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News Releases from Region 08

Cotter Corporation agrees to pay EPA $957,604 in past costs for uranium mill cleanup near Cañon City, Colorado

Funds to be placed in special account to cover future costs at Lincoln Park Superfund site

Contact Information: 
Richard Mylott (mylott.richard@epa.gov)

(Denver, Colo.—June 8, 2016) Cotter Corporation NSL (Cotter) has agreed to pay the U.S. Environmental Protection Agency $957,604 in past costs for overseeing an investigation of contamination from the company’s uranium mill at the Lincoln Park Superfund site near Cañon City, Colorado. The administrative settlement agreement will be subject to a 30-day public comment period.

The agreement requires Cotter to pay EPA for past oversight costs, incurred between 2012 and 2014, prior to a separate 2014 agreement in which Cotter agreed to pay EPA and State costs going forward. Both agreements were entered into under the federal Comprehensive Environmental Response, Compensation and Recovery Act, also known as Superfund. All of the money paid to EPA will be placed in a special account and used to pay for any future costs at the site.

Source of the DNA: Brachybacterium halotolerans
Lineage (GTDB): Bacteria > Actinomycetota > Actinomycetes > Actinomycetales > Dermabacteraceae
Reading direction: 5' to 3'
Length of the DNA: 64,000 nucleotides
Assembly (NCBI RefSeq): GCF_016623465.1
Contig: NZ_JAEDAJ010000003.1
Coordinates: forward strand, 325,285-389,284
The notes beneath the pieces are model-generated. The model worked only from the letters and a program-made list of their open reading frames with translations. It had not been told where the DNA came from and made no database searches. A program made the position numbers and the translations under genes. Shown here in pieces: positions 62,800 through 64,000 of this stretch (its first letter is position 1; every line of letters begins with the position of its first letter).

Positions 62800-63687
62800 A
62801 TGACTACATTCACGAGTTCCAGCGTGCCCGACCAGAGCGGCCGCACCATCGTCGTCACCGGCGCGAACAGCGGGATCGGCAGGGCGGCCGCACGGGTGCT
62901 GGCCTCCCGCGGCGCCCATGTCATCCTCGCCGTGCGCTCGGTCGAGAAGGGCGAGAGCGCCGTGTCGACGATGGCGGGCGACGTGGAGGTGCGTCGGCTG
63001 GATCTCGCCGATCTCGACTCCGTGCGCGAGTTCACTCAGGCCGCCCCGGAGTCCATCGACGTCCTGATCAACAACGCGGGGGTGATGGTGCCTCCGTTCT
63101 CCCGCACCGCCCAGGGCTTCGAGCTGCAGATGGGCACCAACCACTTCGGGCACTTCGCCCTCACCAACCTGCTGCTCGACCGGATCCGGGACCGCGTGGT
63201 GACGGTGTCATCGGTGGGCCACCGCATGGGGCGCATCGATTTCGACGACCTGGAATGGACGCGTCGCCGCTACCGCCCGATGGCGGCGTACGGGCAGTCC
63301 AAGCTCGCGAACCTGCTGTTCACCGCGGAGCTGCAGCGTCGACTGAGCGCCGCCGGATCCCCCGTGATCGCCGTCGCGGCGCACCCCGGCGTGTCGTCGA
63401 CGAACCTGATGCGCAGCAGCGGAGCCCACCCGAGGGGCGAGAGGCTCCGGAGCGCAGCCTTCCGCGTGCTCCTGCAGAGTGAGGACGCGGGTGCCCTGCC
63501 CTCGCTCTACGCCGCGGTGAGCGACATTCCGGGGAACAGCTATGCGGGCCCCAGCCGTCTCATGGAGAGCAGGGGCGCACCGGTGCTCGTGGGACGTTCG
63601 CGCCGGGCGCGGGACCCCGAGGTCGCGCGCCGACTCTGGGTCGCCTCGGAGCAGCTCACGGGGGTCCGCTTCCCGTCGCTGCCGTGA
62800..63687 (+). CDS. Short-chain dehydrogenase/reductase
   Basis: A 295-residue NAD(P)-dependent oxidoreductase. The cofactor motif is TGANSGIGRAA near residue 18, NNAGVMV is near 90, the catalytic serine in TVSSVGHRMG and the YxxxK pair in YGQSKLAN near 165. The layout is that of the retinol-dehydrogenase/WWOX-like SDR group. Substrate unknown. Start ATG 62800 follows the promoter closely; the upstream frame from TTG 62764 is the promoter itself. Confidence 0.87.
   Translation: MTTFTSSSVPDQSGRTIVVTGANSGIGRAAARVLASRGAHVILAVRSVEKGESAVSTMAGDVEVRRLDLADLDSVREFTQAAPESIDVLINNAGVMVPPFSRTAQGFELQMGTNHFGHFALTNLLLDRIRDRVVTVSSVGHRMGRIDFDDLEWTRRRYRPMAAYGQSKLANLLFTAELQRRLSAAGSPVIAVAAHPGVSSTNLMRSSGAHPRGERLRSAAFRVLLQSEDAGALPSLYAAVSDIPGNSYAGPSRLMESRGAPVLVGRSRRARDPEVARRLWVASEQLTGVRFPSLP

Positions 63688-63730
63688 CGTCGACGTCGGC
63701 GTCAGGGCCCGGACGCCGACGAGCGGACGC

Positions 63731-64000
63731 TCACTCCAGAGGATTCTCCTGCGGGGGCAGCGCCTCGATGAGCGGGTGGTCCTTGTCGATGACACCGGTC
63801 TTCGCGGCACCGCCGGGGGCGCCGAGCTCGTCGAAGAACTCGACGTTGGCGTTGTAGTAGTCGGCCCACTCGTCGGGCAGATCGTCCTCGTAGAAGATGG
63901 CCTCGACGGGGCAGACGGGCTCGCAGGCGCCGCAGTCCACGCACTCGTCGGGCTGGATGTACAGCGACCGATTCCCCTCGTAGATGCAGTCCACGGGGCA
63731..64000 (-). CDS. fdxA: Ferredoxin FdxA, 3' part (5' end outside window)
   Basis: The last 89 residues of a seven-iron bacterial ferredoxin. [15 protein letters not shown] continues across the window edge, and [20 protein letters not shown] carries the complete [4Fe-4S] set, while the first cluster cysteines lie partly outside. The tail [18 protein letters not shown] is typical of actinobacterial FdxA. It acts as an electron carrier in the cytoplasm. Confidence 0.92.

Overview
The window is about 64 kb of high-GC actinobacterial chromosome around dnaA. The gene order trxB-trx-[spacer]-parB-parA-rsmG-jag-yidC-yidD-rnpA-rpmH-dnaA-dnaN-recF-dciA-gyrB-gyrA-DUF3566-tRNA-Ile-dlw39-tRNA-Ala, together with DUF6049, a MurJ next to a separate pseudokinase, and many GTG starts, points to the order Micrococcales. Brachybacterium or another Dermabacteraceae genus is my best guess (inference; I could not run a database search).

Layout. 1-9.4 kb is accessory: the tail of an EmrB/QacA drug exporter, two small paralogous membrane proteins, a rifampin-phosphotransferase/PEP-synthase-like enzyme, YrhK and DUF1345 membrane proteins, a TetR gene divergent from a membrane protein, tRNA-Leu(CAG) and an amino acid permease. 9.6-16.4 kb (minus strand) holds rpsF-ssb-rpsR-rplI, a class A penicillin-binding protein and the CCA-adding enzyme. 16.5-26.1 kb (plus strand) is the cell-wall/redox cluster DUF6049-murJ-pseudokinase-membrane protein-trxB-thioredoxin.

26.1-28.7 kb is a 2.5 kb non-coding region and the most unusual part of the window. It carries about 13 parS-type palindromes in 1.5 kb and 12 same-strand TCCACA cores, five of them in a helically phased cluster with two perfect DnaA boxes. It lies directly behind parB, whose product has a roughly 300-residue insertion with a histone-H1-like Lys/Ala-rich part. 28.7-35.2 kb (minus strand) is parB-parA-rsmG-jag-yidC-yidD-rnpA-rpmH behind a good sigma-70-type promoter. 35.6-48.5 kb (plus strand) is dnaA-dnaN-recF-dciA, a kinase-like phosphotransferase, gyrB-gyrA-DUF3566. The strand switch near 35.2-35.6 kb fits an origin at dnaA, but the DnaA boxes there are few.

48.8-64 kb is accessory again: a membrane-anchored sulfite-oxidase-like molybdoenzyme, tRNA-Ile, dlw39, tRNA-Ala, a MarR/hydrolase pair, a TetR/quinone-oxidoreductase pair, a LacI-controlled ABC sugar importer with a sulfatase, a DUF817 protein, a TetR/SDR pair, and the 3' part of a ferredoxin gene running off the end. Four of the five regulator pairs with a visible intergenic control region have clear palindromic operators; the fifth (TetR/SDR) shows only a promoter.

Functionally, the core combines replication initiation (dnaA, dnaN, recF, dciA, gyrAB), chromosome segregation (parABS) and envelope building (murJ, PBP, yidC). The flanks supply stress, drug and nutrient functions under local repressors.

The 2014 agreement between Cotter, the State of Colorado, and EPA also requires Cotter to produce a detailed evaluation of the cleanup work it has done and the status of any contamination that may remain in soil or groundwater at the site. EPA will review that information and determine any additional cleanup actions necessary to protect public health and the environment before the site can be removed from the Agency’s National Priorities List of contaminated sites. Once the cleanup is finished, the site will be turned over to the U.S. Department of Energy for long-term care and monitoring.

Cotter produced uranium oxide, or yellowcake, at the mill in Fremont County from 1958 until 2006, when operations largely ceased. From 1958 to about 1979, tailings and other mill wastes were discharged into unlined impoundments or ponds. Mill and impoundment operations resulted in environmental contamination. Additionally, a flood in June 1965 caused the impoundments in the Old Ponds Area to overflow into Sand Creek.

Cotter first began cleaning up its mill site in 1988 under a judicial consent decree and remedial action plan with the Colorado Department of Health and Environment, which was approved by the U.S. District Court. Work under that decree is nearly finished.

EPA expects the administrative settlement to publish in the Federal Register within the next week, initiating a 30-day public comment period.  The website below will be updated with a link to the Federal Register notice and information on how to comment, once published.

For more on the Lincoln Park site visit:  www.epa.gov/superfund/lincoln-park